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While Alta is known as an ‘expert hill’, there’s terrain for everyone. On its Sunnyside base, the Alta ski school provides a welcoming, genuine experience, and there are plenty of green runs to get you going. What I noticed Alta lacked was the in-between: if you like long, blue groomer or rolling corduroy, it seemed to be in short supply. If you’re an expert, the Supreme and Collins lifts will take you to big bowls, powdery slopes, and tree stashes. We skied on a powder day, and there was so much terrain (with so few crowds), we easily found powder well after lunch.

Alta Lodge:

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As mentioned above, Alta Ski Resort has five lodging options, as well as a collection of mountain homes for rent privately. I stayed at Alta Lodge, situated just above the base area overlooking Goldminer’s Daughter and the expanse of the canyon. From the outside, Alta Lodge is decidedly rustic; in fact, it reminded me of the lodges we stayed in at Tahoe back in the ’70s and ’80s. A poma lift takes you to the door, which opens onto a cozy, warmly-appointed lobby and living space. Here, skiers can warm themselves by the fire in comfy chairs, enjoy coffee, tea, and cookies in the afternoon, and take in stunning mountain views in the small sitting room.

Downstairs, the ski locker room has been recently redone, and even features a ping pong table to use before or after your ski day. The lodge is ski in, ski out, and a four-course dinner and full breakfast is included in your nightly room rate.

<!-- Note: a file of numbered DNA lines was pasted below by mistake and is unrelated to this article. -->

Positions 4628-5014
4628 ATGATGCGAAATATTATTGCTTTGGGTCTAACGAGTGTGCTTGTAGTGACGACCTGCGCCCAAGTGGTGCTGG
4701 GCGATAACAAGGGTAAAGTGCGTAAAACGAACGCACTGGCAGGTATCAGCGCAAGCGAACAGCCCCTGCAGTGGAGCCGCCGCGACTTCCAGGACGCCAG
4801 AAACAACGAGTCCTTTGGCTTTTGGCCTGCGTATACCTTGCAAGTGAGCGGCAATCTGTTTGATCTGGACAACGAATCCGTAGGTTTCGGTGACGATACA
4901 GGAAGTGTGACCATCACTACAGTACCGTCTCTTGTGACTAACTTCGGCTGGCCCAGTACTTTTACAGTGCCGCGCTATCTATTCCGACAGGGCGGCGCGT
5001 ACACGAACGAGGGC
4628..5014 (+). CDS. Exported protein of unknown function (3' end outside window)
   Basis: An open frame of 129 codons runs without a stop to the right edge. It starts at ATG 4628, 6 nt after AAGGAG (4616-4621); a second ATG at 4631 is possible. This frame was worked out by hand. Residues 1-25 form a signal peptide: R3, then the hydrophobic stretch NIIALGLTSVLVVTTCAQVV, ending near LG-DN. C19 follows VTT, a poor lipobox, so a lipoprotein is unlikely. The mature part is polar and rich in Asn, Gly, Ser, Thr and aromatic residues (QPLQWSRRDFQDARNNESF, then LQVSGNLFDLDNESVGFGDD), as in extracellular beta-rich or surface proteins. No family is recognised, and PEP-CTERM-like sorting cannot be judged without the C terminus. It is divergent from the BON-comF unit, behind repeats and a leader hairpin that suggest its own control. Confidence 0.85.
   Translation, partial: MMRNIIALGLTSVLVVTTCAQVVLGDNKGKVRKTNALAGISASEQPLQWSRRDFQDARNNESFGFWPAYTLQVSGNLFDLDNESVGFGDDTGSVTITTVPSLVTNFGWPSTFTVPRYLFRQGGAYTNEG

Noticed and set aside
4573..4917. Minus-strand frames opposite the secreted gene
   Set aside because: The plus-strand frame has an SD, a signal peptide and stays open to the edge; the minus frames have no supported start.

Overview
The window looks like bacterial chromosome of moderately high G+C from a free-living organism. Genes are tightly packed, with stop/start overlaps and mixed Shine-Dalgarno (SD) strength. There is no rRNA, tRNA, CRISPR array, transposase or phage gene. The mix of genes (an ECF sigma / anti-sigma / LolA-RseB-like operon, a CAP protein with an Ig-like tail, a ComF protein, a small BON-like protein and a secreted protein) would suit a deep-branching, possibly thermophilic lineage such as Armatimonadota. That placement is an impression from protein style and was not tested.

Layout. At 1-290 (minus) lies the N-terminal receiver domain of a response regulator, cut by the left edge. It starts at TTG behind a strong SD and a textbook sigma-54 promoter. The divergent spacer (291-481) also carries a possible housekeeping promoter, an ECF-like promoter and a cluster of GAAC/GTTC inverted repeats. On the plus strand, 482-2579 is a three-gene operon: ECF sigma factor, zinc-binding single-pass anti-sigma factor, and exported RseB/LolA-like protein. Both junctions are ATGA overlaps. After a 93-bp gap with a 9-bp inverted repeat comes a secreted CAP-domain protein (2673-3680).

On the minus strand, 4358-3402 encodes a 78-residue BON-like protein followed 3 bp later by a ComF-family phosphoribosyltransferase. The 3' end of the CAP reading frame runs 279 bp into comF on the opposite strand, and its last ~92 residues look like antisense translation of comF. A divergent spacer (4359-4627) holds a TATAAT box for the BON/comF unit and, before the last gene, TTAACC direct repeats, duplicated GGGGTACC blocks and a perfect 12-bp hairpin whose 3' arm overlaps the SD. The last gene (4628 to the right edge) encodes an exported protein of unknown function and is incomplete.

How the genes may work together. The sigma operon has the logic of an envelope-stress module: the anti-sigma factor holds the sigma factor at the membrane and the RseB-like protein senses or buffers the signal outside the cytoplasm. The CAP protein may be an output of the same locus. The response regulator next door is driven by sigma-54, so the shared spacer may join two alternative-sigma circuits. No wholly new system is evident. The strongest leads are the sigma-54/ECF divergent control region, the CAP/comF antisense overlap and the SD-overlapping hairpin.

Down the winding hallways of the lodge, two hot pools and saunas await skiers needing to soak, and upstairs, the Sitzmark Club offers incredible ambiance for apres ski drinks. It’s true that when not skiing, your Alta lodging choice will be where you spend all your time while in Little Cottonwood Canyon, but trust me, you won’t mind.

In fact, I loved the simplicity of knowing I’d park my car once, and spend all my time in the same cozy place.

During my stay at Alta Lodge, I noticed it was not unusual to see the CEO and the owners frequently. This lodge has been family-run since 1959, and is currently celebrating their 75 anniversary (of opening)! Guests come back year after year; in fact, return guests get first dibs at rebooking for the following year. I loved the all-inclusive feel to the lodge, as well as the genuine community atmosphere. Skiers mingled in the bar and at dinner, sharing stories of the slopes.

Included in the room rate: